Causes of the Great Depression

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Causes of the Great Depression by Mind Map: Causes of the Great Depression

1. Lower Wages and Prices

2. Stock Market Crash of 1929

2.1. About

2.1.1. One of the worst crashes in US history

2.1.1.1. Prices started to decrease in September and early October of 1929

2.1.1.1.1. Public still held onto the expectation that the market would continue to rise

2.1.1.1.2. Prices went into a free fall on October 18

2.1.2. Also known as the Wall Street Crash of 1929, the Great Crash, and Black Tuesday

2.1.3. One of the contributing factors towards the Great Depression

2.1.4. The event that brought the Roaring Twenties to a screeching halt

2.2. Causes

2.2.1. Roaring Twenties

2.2.1.1. "Hoover Bull Market"

2.2.1.1.1. Public rushed to buy stocks in order to get rich

2.2.1.2. Rapid economic growth

2.2.1.2.1. This rapid growth would inevitably lead to a recession

2.2.2. "Wild Speculation"

2.2.2.1. People made decisions based on the assumption that the overly bullish market would continue to rise

2.2.2.2. Caused the stock market the expand even more rapidly

2.3. Significance

2.3.1. Substantially reduced spending of American consumers

2.3.1.1. Purchases of durable goods and business investments (from the public) dropped harshly after the crash

2.3.2. Made the public more uncertain about their future incomes

2.3.2.1. They started to spend less money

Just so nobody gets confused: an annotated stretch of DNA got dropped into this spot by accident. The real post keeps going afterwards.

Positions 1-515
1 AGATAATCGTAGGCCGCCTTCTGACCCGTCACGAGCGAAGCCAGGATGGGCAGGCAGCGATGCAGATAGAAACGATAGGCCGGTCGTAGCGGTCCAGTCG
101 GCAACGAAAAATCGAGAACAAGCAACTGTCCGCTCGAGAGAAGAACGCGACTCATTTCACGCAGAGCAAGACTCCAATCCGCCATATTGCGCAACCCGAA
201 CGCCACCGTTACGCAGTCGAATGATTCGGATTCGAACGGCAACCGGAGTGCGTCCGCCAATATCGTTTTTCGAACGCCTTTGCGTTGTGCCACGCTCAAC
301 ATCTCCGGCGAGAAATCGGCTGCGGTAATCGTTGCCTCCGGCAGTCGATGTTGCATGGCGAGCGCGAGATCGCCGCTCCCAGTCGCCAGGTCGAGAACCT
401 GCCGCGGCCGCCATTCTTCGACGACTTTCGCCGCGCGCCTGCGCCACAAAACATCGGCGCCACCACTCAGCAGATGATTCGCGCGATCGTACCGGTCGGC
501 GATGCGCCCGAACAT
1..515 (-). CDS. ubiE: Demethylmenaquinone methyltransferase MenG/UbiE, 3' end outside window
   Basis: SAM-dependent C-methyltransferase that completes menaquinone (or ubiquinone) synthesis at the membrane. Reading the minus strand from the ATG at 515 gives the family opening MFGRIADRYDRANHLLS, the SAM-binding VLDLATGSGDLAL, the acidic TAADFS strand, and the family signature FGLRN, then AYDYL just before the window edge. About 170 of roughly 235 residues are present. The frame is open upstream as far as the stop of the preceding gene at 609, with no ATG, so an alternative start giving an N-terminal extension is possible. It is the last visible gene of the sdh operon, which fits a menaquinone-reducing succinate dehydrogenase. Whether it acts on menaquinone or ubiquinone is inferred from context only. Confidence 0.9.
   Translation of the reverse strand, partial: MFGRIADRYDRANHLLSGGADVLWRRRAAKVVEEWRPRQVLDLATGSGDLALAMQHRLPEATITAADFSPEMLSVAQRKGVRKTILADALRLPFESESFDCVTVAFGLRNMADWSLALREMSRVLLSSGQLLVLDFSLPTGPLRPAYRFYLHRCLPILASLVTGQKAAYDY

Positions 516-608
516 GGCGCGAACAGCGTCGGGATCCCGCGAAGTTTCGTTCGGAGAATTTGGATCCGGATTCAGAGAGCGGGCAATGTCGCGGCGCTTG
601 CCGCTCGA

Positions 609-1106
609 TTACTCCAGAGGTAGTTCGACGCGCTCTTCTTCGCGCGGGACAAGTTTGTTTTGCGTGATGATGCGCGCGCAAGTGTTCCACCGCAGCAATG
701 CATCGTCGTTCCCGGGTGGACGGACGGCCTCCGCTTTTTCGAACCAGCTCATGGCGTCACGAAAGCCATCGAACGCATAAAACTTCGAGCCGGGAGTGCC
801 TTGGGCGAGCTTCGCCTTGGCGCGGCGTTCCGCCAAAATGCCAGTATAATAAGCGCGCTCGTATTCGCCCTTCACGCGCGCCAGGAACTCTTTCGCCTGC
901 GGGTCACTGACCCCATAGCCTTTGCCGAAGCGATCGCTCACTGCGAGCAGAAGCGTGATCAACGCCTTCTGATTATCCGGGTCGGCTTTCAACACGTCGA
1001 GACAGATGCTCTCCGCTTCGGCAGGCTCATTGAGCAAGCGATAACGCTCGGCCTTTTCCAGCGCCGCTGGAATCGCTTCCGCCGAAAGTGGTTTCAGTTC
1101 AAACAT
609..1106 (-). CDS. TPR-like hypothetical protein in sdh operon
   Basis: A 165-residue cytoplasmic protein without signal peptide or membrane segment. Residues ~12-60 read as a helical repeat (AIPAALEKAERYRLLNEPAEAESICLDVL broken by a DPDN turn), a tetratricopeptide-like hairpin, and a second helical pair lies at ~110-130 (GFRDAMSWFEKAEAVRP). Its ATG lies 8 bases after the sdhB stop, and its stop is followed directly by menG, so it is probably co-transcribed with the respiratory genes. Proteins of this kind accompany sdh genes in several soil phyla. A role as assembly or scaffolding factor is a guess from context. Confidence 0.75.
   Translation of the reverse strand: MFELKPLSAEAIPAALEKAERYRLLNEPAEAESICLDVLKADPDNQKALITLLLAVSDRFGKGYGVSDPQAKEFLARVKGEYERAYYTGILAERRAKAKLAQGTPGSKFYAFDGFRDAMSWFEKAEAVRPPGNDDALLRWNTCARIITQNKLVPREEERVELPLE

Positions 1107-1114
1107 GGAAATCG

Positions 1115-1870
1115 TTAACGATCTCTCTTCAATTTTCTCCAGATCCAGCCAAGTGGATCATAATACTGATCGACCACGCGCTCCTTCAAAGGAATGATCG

2.3.3. While stock prices recovered after the next few weeks after the crash, overall prices continued to drop

2.3.3.1. In 1932, stocks were only about 20% of their value in the summer of 1929

2.3.4. While the Wall Street Crash of 1929 was not the only cause of the Great Depression, it was a factor that contributed to both production and employment declines in the United States

2.3.4.1. "By 1933, nearly half of America's banks had failed, and unemployment was approaching 15 million people, or 30% of the workforce"

2.3.5. It was a catalyst in helping the global economic collapse, which was also a factor that caused the crash itself

3. Overproduction

3.1. Increased production on farms during WWI

3.1.1. Needed to support European allies overseas

3.1.2. High levels of production continued after the war ended

3.1.2.1. Demand for farm products from trade partners decreased

3.1.2.1.1. European countries were still recovering from the war; their economies were struggling

3.1.2.1.2. European countries were producing their own farm products

3.1.2.1.3. There was competition from other countries

3.2. Introduction of new technologies

3.3. Increased production of manufactured goods

3.3.1. Increased advertising and demand

3.3.1.1. Many people bought on credit

3.3.1.2. Demand slowed after more people obtained these manufactured products

3.3.1.2.1. Surplus of products resulted in no work for factories

4. Severe Drought

4.1. Weather

4.1.1. Very low precipitation

4.1.1.1. Sky-rocketing pest populations

4.1.1.2. Highly unproductive agriculture

4.1.1.2.1. Abandoned farms

4.1.1.3. Dust storms

4.2. Unsustainable Farming Practices

4.2.1. Land overexploited during WWI

4.2.1.1. Demand from soldiers overseas

4.2.1.2. Supplies and food for war

4.2.1.2.1. Prairie land plowed/planted excessively

4.3. Demand slowed down for agriculture post-WWI

4.3.1. Land abandoned - used for cattle ranching